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United States v. Belzer

decided: September 18, 1984.


Appeal from the United States District Court for the Northern District of Indiana, South Bend Division. No. 83 Cr 2 -- Allen Sharp, Judge.

Posner and Flaum, Circuit Judges, and Gordon, Senior District Judge.*fn*

Author: Flaum

FLAUM, Circuit Judge.

This is an appeal following a jury trial in which the defendants were convicted of violating federal counterfeiting laws. The defendants' main argument on this appeal is that the government's undercover operation leading to their arrests was so outrageous as to violate fundamental principles of due process. We disagree, and we affirm the convictions.


During the summer of 1982, James Farthing traveled from Indiana to Florida to purchase counterfeit currency from the defendants John Evans and John Belzer. He did not make the purchase, however, because the quality of the bills was poor. Later that summer, Farthing, Evans, and Belzer decided to make counterfeit currency together. They bought a printing press from an Indiana company, as well as an arc light plate burner, a vacuum table, a platemaker, paper, and various printing supplies. Shortly thereafter, they determined that they needed $5,000 more to finance their counterfeiting operation, and began to search for someone to provide them with this amount.

At the same time, the defendant Richard "Pete" Clements was looking for a source of counterfeit currency. Through mutual acquaintances, it was arranged for Clements to provide Farthing, Evans, and Belzer with $5,000. Clements supplied the money, requesting that in return he get as much counterfeit currency as he could.*fn1

Evans, Belzer and Farthing then began to attempt to produce counterfeit currency in a garage in Indiana. However, they had difficulty operating the printing press and were unable to produce bills of high quality. After several weeks they abandoned the project. At this point, sometime in November 1982, Evans and Belzer returned to Florida, and Clements had the equipment hauled away and stored in a trailer.

In early December 1982, Clements contacted Farthing about the possibility of renewing the counterfeiting effort. During December and January, the two had several more discussions about this subject. During these discussions, Clements expressed an interest in having Belzer and Evans return to Indiana to resume the counterfeiting.

In late January 1983, Farthing was contacted by United States Secret Service Special Agent Lawrence D. Haas Jr. The Secret Service had received a tip from a confidential informant several months earlier, informing it that Farthing was involved in a counterfeiting operation. In December 1982, the Secret Service had learned that Farthing had been arrested on drug charges in Indiana. Thus, in late January 1983, Haas and Farthing discussed the possibility of Farthing assisting the Secret Service in an undercover investigation of Belzer, Evans, and Clements. Farthing agreed to assist the Secret Service, and in return Haas promised to make Farthing's cooperation known to the Indiana authorities involved in Farthing's drug prosecution. Haas supplied Farthing with equipment for tape recording phone conversations, and requested that he contact Clements, Belzer, and Evans about resuming their counterfeiting operation.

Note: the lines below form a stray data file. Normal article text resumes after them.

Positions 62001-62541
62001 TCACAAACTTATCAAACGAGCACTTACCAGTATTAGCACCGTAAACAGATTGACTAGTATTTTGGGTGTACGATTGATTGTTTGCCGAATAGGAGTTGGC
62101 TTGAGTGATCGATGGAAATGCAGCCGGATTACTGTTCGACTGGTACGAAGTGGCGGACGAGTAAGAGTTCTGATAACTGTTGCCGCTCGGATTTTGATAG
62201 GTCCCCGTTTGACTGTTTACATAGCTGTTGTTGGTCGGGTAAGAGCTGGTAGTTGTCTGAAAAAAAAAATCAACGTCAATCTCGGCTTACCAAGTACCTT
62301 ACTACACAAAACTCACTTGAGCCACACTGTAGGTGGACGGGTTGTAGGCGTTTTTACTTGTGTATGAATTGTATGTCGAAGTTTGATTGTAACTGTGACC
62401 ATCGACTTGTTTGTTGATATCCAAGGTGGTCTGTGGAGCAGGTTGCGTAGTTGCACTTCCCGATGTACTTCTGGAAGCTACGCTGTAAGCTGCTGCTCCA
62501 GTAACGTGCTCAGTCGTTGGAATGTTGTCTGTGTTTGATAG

On February 1, 1983, Farthing made the first of many tape recorded phone calls to the defendants. In a conversation with Clements, he suggested that they plan another attempt at counterfeiting, and Clements agreed. The two men then began to discuss the details of the operation. At this time, Clements indicated that he would be willing to travel to Florida to pick up Belzer and Evans and bring them back to Indiana.

On February 2, Evans phoned Farthing, returning a call Farthing had made to him earlier. They discussed the counterfeiting operation. Farthing told Evans that they would be purchasing additional equipment and thus would be able to make counterfeit bills of better quality than those they had made previously. Evans then indicated that he could make counterfeit money, and that he would be willing to try again. During the next few days, Evans and Farthing had several more phone conversations in which they discussed counterfeiting. During one of these discussions, Evans stated that he and Belzer in the past had made counterfeit currency that was not high quality, but that had "passed." Tr. at 571.

During several other phone conversations with Farthing, Evans showed some resistance to traveling to Indiana. He stated that he and Belzer would prefer to run the counterfeiting operation in Florida. At several points, Evans indicated that they might withdraw from the scheme altogether. Farthing also spoke with Belzer, who also stated that he did not want to leave Florida. Ultimately, however, Farthing was able to persuade Evans and Belzer to travel to Indiana. In so doing, he promised them that they would receive $500 each up front, that all the money to finance the operation would be supplied by Clements, and that Clements would travel to Florida and drive them back to Indiana.

On February 10, Clements met Belzer and Evans in Florida and the three men set out for Indiana. While they were traveling, the Secret Service rented a graphic arts camera and brought it to a slaughterhouse located on a farm that was owned by Clements's brother, which is where the counterfeiting operation was to take place. This camera is used to make photographic negatives which are then used to make offset printing plates, and ...

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